In late August, the Ontario Music Educators’ Association along with the Ministry of Education announced that as a COVID-19 safety measure there would be no playing of wind and brass instruments or singing permitted in Ontario classrooms.
So Huntsville High School (HHS) had to get creative.
“In addition to cancelled band competitions, field trips, concerts, and other events, the news that we would no longer be able to play the instruments we love on a day-to-day basis was heartbreaking,” said music teacher Benji Jordan. “HHS has always had a fantastic music program built around the standard concert band and jazz band model as well as vocal music programs. Obviously, the impact on our programming has been huge.”
Local elementary schools Spruce Glen and Irwin Memorial in Dwight stepped in and lent HHS almost 40 guitars, and after some creative thinking they were able to adapt their programming to a guitar, percussion, and digital music model.
“But nothing can replace the feeling of playing and creating music together. This is where the virtual band comes in,” said Jordan.
Last spring, music teacher Nicole Taylor saw videos of virtual choirs popping up on YouTube during lockdown so wanted to find a way to give her students the opportunity to continue making music together, from their own homes.
Virtual band members learn their music at home and practise playing their individual part to a recording. They then record a video of themselves playing their part while listening to the recording through headphones. This ensures that all students are playing at the same tempo, which is key for successfully combining the videos. Then HHS teachers compile the videos using a video-editing program called Davinci Resolve 16. The end result sounds like a full band performing together as an ensemble.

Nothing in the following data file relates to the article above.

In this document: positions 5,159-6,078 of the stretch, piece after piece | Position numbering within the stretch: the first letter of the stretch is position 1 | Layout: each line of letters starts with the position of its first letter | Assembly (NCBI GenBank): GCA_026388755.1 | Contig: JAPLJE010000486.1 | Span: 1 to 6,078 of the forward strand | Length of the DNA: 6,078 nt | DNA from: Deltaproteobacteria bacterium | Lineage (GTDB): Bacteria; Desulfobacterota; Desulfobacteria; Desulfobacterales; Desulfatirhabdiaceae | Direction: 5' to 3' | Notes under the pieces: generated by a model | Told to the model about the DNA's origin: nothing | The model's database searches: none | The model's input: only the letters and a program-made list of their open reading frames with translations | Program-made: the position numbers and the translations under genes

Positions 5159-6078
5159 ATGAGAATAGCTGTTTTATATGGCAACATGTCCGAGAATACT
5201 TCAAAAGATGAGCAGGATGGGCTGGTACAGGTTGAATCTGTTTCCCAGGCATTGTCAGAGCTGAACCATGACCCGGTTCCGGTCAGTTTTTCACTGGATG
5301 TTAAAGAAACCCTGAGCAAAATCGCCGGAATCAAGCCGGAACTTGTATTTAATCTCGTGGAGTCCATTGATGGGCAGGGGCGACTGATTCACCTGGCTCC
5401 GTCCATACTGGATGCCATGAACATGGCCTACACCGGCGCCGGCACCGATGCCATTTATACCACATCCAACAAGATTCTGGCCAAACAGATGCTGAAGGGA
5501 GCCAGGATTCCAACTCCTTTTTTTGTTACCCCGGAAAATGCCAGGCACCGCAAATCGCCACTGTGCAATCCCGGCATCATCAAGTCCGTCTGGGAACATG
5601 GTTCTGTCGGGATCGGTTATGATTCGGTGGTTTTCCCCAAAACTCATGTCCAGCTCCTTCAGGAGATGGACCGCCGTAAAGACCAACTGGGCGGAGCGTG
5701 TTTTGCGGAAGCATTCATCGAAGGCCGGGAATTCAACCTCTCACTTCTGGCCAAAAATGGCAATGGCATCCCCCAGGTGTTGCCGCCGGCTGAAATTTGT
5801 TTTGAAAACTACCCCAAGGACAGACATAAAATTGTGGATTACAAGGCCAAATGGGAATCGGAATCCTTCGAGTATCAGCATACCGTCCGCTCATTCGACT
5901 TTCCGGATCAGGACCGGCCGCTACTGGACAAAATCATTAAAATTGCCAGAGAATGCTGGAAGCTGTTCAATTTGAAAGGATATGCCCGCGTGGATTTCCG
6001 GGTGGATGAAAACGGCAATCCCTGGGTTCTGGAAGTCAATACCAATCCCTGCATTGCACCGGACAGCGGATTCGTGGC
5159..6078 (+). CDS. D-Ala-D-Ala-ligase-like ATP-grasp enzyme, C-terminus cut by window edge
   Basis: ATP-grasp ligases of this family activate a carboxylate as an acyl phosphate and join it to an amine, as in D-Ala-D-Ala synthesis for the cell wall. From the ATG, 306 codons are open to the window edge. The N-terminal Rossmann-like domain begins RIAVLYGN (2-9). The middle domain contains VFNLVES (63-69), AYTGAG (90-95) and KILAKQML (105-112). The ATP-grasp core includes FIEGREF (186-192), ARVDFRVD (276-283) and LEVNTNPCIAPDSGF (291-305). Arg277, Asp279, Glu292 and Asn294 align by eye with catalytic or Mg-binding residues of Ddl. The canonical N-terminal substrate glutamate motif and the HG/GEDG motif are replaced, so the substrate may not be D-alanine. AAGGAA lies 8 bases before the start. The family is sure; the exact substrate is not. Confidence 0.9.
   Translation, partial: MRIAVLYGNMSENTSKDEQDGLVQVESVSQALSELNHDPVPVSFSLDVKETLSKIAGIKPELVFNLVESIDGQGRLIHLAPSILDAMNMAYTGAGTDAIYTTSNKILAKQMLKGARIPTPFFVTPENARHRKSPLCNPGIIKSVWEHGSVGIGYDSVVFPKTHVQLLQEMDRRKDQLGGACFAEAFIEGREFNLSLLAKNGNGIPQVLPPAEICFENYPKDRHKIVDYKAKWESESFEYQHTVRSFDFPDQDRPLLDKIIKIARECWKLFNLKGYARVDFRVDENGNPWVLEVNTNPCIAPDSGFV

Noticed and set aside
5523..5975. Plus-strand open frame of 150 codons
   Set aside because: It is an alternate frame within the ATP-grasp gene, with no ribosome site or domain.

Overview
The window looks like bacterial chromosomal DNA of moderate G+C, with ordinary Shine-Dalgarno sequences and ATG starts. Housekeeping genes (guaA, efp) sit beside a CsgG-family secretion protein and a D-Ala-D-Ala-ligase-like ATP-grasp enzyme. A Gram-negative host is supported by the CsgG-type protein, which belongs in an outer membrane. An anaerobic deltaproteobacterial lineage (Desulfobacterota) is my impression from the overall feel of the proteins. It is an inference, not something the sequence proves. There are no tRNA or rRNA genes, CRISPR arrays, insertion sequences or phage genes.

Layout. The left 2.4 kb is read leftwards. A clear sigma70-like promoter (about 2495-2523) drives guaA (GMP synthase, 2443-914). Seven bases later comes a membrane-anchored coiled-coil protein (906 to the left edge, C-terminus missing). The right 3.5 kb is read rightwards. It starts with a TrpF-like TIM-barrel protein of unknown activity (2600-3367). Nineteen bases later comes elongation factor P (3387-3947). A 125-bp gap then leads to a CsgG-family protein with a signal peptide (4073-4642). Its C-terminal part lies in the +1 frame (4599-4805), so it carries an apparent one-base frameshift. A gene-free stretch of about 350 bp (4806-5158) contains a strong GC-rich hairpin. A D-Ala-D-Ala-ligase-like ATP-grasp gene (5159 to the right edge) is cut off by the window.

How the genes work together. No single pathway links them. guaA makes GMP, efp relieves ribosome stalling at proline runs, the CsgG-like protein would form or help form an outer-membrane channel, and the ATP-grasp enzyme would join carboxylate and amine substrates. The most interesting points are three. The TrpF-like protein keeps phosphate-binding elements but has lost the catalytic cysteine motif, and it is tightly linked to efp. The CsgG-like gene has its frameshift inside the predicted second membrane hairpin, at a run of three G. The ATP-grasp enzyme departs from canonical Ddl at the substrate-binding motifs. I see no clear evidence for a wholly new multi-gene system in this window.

“We wanted to give students an opportunity to perform music, as a group, in a safe way,” said Taylor. “It’s an important piece to maintaining a sense of community within the high school music program. It’s also a great opportunity for students to keep up the motivation to practise their instruments and work toward a common goal.”
Thirteen students just submitted videos for their first virtual performance of “Joy to the World”. They hope to have twice as many students join the next performance.
Jordan said their goal is to make the videos available for the entire school as well as the community at large through social media closer to Christmas: @HHSmusic3 on Twitter and @huntsville.hs on Instagram.
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